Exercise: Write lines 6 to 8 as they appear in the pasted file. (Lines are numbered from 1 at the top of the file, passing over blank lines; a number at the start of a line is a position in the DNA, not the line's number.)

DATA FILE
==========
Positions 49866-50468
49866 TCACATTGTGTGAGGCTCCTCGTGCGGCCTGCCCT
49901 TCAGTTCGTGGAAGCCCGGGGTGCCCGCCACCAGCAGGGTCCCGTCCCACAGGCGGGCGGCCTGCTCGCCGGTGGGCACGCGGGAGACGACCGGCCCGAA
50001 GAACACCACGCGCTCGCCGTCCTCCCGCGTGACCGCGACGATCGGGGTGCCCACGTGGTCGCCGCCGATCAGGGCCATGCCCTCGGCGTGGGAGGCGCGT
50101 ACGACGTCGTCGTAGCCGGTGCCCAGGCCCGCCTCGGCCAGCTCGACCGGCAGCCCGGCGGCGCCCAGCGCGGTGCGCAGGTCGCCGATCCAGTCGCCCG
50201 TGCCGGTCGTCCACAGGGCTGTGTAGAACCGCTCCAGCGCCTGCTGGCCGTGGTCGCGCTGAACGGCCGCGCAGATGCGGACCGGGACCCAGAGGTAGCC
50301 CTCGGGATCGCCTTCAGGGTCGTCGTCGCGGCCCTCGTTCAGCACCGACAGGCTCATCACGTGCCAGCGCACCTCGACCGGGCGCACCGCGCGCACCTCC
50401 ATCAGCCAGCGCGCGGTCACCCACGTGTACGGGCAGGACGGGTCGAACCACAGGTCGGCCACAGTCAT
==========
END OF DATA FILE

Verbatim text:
50201 TGCCGGTCGTCCACAGGGCTGTGTAGAACCGCTCCAGCGCCTGCTGGCCGTGGTCGCGCTGAACGGCCGCGCAGATGCGGACCGGGACCCAGAGGTAGCC
50301 CTCGGGATCGCCTTCAGGGTCGTCGTCGCGGCCCTCGTTCAGCACCGACAGGCTCATCACGTGCCAGCGCACCTCGACCGGGCGCACCGCGCGCACCTCC
50401 ATCAGCCAGCGCGCGGTCACCCACGTGTACGGGCAGGACGGGTCGAACCACAGGTCGGCCACAGTCAT